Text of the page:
Wednesday, August 10, 2005

Is Maureen Dowd worth $1.15?

After a long summer leave, Maureen Dowd's back at the Times.

And -- guess what? -- she picks up right where she left off back in May, writing snappy one-liners, gluing them together, and calling the resulting patchwork of banality -- usually either an attack on "W." or a complaint about masculinity -- a column.

You know, I used to like her. And I want to like her again. I really do. (Honest.) But now, like Thomas Friedman and his "flat" earth theory, she just preaches the predictable with repetitive abandon. Read one and you've read 'em all. Such is the unoriginality that plagues the formidable op-ed page of the nation's newspaper of record.

And it's not just Dowd and Friedman. Tell me honestly that anything one of the other columnists writes ever surprises you. Paul Krugman and David Brooks are fine writers, but do you ever read one of their columns and say, "Wow, that's brilliant!" Hardly. Nicholas Kristof occasionally does some really good stuff, like his work on the Mukhtaran Bibi story, and Frank Rich exhibits dashes of brilliance that set him apart from the mass of mediocrity that is the mainstream commentariat, but these days I find myself mostly looking and clicking away to much better stuff elsewhere.

So is Maureen Dowd worth $1.15, as I suggested? Or how about $3.42, as Slate's readers suggested?

Either way, I just wish she -- and the Times -- would do better.

Because, otherwise, who cares anymore?

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  • NY Times explodes wall between print, Web
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    Nice blog! I'll have to come back soon.
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    By Anonymous Anonymous, at 1:38 AM  

  • I fully agree with your assessment of the Times op-ed crew. Dowd, in particular, is all cuteness and no substance. The guest writers they've been using to fill her slot are from the same mold. I think $1.15 is overpaying.

    By Blogger A.L., at 9:27 AM  

  • I generaly don't read the OP-Ed pages anyway and Dowd is one of the reasons. There is no intellectual substance to her at all. How did she get this job?

    By Anonymous Anonymous, at 10:28 AM  

  • Since when is it the domain of an op-ed columnist to say something new? Isn't the main role of a newspaper the proliferation of advertising with things that someone else decided was news added to make it more substantive?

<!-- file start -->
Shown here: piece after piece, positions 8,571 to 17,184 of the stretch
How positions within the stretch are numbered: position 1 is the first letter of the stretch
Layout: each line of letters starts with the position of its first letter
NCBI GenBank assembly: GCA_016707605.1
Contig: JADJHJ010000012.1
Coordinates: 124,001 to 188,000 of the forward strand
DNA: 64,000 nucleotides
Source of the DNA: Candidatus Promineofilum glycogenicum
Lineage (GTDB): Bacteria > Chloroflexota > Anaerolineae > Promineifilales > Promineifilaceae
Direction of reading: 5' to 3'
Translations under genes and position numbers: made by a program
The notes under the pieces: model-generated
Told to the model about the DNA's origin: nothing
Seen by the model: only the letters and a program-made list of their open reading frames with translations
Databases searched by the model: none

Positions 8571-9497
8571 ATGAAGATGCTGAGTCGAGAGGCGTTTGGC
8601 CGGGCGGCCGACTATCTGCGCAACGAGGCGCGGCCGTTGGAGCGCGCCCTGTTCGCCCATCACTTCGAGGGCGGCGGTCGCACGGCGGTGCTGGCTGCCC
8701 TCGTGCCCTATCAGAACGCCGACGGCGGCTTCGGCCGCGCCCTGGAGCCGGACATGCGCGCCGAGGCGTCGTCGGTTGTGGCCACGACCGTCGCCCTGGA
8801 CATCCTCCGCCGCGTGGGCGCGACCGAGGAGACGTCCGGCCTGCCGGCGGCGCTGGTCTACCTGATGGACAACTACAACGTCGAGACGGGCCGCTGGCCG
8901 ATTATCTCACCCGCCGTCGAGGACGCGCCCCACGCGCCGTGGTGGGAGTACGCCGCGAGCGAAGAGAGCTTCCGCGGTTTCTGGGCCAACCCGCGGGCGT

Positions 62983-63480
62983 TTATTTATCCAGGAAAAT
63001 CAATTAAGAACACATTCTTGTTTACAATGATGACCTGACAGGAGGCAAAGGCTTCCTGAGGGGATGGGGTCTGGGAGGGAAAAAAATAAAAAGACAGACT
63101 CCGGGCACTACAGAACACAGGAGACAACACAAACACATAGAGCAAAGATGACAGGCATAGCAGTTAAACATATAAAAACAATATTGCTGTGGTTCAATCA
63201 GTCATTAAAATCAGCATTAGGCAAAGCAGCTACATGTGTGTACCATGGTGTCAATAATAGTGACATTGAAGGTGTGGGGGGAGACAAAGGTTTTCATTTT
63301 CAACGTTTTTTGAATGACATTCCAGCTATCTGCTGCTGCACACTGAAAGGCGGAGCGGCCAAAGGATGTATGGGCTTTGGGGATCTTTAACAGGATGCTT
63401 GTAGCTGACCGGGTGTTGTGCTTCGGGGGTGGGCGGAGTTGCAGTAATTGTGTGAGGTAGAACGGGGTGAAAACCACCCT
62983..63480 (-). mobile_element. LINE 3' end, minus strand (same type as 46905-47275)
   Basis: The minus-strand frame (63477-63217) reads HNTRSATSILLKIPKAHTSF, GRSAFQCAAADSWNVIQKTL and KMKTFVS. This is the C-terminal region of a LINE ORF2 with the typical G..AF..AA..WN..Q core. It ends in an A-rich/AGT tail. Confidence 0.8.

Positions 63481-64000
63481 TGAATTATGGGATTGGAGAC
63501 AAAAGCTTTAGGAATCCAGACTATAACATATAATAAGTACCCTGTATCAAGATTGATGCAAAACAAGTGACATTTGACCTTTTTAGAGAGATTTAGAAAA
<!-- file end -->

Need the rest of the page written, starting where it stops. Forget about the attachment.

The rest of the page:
The real problem with columnists often extends towards things we don't necessarily about. Columnists are supposed to embody the ethos of the paper they represent, so they tend to be "safe," rather than shocking. When they are shocking, they can be tedious and more often than not, insane. I also suspect that quite often the columnists at the Times receive dictates from on high about what they should cover. Finally, you never know what has been pulled out of a column before it hits the press.... as all ex Daily columnists should know.
    Well, I don't read her stuff, so I could care a less.
    William Safire. Now there was a column. What happened to him?

    By Anonymous Anonymous, at 1:36 PM  

  • Is that yet another spam comment up there on top, above anonymousliberal? Alas.

    Anyway, I just find that I don't read the Times columnists anymore. Except for Rich. I know you don't care for him, Nate, but I think he's one of the best despite his obvious flaws. Kristol does some good reporting from overseas, but he's more of a journalist than a columnist. Krugman's economic analyses are generally strong (even if you don't accept his policy conclusions). And I don't mind Brooks -- actually, On Paradise Drive is absolutely hilarious; definitely recommended.

    I read the Times for the major news articles, for the film reviews, and generally for the off-beat stories. But I find myself reading the columns at the Post, or moving on to Slate and The New Republic, or checking out blogs.

    Rachel, Safire retired at the beginning of the year -- though he's still writing his weekly language column. Yes, whatever you thought of his politics, he was one hell of a writer.

    I'm not sure that columnists are always meant to proliferate advertising or to reflect the dominant ethos of the publication. The Washington Post, for example, as a broad array of columnists (Will, Krauthammer, Dionne, Cohen, Applebaum, etc.) from across the spectrum.

    To me, columnists -- especially at a high-falutin' paper like the Times -- are meant to be opinion-shapers, framers of the debate. At the very least, they should be interesting, if not provocative. Is there any of that at the Times? Not much.

    By Blogger Michael J.W. Stickings, at 5:01 PM  

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